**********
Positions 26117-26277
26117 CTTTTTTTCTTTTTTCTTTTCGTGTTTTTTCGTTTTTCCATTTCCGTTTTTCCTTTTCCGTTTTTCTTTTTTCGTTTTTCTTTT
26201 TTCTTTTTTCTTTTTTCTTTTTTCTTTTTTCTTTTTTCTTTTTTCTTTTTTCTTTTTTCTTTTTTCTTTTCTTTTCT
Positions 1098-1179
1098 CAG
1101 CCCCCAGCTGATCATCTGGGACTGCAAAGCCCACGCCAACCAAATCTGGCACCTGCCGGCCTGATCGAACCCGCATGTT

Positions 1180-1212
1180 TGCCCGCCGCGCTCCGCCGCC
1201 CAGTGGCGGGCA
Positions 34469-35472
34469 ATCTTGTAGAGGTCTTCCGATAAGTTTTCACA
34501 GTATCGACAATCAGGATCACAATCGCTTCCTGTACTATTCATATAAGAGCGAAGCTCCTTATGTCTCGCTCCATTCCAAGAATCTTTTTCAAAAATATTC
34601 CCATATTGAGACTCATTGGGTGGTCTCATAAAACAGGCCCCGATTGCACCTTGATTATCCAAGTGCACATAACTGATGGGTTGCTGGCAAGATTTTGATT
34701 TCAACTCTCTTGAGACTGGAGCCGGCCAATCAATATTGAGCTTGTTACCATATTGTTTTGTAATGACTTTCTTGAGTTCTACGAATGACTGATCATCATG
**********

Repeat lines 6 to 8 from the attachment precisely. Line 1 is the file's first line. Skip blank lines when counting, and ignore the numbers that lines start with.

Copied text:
1101 CCCCCAGCTGATCATCTGGGACTGCAAAGCCCACGCCAACCAAATCTGGCACCTGCCGGCCTGATCGAACCCGCATGTT

Positions 1180-1212
1180 TGCCCGCCGCGCTCCGCCGCC